We will use the Table already listed above

Step 2:  Compare the style of the function for which the Inverse Laplace is being computed with the stylization in the Laplace Transform Table.

Now the ILT to be solved is F(s)=L^{-1}\left (\frac{3}{s^{2}-9}\right )

Now, if we replace 3 with c, we will have  \inline F(s)=L^{-1}\left (\frac{3}{s^{2}-e^{2}}\right )

Now number 17 in the Laplace table above shows that 

Sinhat \rightarrow \left (\frac{a}{s^{2}-a^{2}} \right )

The screenshot below highlights this

Step 3: choose the pattern that matches that in the Table and perform your calculation

Clearly; \left ( \frac{c}{s^{2}-c^{2}} \right ) = \left ( \frac{a}{s^{2}-a^{2}} \right )

And this subsequently means that 

L^{-1}\left ( \frac{e}{^{s^{2}-e^{2}}} \right ) = Sinhct

Now since c=3, Then 

F(s)=L^{-1}\left ( \frac{3}{^{s^{2}-9}} \right ) = Sinh3t

Example 2

Find the Inverse Laplace Transform for

F(s)=L^{-1}\left ( \frac{s}{^{s^{2}+16}} \right )


Let d = 4, then;

F(s)=L^{-1}\left ( \frac{s}{^{s^{2}+d^{2}}} \right )

From the number 18 of the Table;    Cosat=L^{-1}\left ( \frac{s}{^{s^{2}+a^{2}}} \right )

\left ( \frac{s}{^{s^{2}+d^{2}}} \right ) = \left ( \frac{s}{^{s^{2}+a^{2}}} \right )

Therefore, the ILT of F(s)

\large F(s)=L^{-1}\left ( \frac{s}{^{s^{2}+d^{2}}} \right ) = Cos\mathbf{\textbf{}st}

Since d=4 

\large F(s)=L^{-1}\left ( \frac{s}{^{s^{2}+16}} \right ) = Cos\mathbf{\textbf{}4t}

Example 3

Calculate the Inverse Laplace Transform of

\large F(s)=L^{-1} ( \frac{9}{s+6} + \frac{11}{s^{}+7})


Checking the Table there is no equation that compares to the LT above, so we will need to apply the linearity property and have

\large L^{-1} ( \frac{9}{s+6} + \frac{11}{s^{}+7}) = 9L^{-1} \frac{1}{s+6}+11L^{-1} \frac{1}{s^{2+7}}

We will work on  \large L^{-1} \frac{1}{s+6} this first part  of the new equation

Now from the Table, No 2 shows that \large e^{at}=\frac{1}{s-a} which is similar to that of \large \frac{1}{s+6}

in the left side of the equation apart from the minus sign. So let a = -6

And we will have \large F(s) =9L^{-1} \frac{1}{s-a}+11L^{-1}\frac{1}{s^{2}+7}

\large F(s) =9e^{at} +11L^{-1}\frac{1}{s^{2}+7}

For the second part of the equation \large L^{-1}\frac{1}{s^{2}+7}

Now from the same Table, \large \frac{1}{s^{2}+7} wil match with \large \frac{a}{s^{2}+7}=Sinat only if \large a=\sqrt{7} and if the numeratore can be made to look like 1.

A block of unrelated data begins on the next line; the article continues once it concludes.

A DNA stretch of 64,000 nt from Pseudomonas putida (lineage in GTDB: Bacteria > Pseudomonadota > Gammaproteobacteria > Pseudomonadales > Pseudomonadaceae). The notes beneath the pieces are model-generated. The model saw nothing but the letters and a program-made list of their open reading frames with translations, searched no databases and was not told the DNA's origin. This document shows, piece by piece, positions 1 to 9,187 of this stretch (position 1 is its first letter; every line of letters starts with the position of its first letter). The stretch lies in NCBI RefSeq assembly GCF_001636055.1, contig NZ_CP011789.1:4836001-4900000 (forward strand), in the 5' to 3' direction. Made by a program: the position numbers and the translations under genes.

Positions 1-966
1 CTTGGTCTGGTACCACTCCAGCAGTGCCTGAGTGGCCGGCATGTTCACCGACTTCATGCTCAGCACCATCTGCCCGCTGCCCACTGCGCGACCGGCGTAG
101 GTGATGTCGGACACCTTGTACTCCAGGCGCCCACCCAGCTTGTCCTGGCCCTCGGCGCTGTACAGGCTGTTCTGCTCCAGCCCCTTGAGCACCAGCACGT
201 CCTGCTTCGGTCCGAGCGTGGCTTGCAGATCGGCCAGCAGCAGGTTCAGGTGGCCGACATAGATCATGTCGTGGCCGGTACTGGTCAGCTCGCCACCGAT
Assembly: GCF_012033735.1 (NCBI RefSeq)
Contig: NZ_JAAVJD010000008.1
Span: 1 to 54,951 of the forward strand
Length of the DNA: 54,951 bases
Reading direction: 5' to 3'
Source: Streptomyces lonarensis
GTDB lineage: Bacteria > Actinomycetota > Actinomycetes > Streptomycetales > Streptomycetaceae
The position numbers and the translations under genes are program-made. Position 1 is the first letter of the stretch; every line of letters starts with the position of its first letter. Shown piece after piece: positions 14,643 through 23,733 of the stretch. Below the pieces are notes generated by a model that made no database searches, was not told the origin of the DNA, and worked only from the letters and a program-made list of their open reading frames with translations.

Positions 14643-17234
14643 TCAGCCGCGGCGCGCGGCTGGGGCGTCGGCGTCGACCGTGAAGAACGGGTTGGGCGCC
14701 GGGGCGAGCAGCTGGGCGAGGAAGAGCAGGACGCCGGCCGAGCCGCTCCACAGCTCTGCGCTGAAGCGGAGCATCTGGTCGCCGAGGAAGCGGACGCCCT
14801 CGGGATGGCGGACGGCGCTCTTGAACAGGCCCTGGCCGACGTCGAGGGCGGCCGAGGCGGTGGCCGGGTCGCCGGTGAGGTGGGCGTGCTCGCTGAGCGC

To accomplish this, the next step will be to have something like this \large \frac{11}{\sqrt{7}} x \large \frac{\sqrt{7}}{^{s^{2}+7}}

And subsequently, have;  

\large \frac{11}{\sqrt{7}} x \large \frac{\sqrt{7}}{^{s^{2}+a^{2}}}

\large \frac{11}{\sqrt{7}} Sinat

As such; the new equation will look  \large F(s)=9e^{at}+\frac{11}{\sqrt{7}} Sinat

Now replace the respective a’s with their value, and the ILT will be \large F(s)=93^{-6t}+\frac{11}{\sqrt{7}} sin\sqrt{7t}

Statistical software for Computing Inverse Laplace Transforms

The computations determined in this article are not very complex and, as such, are manually practicable. There are complex functions that require bigger and vaster calculations and, as such, are not expedient to be manually computed. In most cases, using math or statistical software to compute them is the best way to arrive at the answer. The top software for calculating ILT are 

Mathematica: Inverse Laplace Transform using complex variable 

MATLAB: Numerical Inversion of Laplace Transforms



Obviously, calculating the Laplace Transform does not require a lot of technicalities when you use the Laplace Table. This article considered three examples to highlight how the ILT calculation process work. For students to get it easy, they need to always seek to simplify a complex equation until it matches with one in the Laplace table.

There are many complex ILTs that may require the need of software and two major mathematical software that allow these computations were highlighted in this article.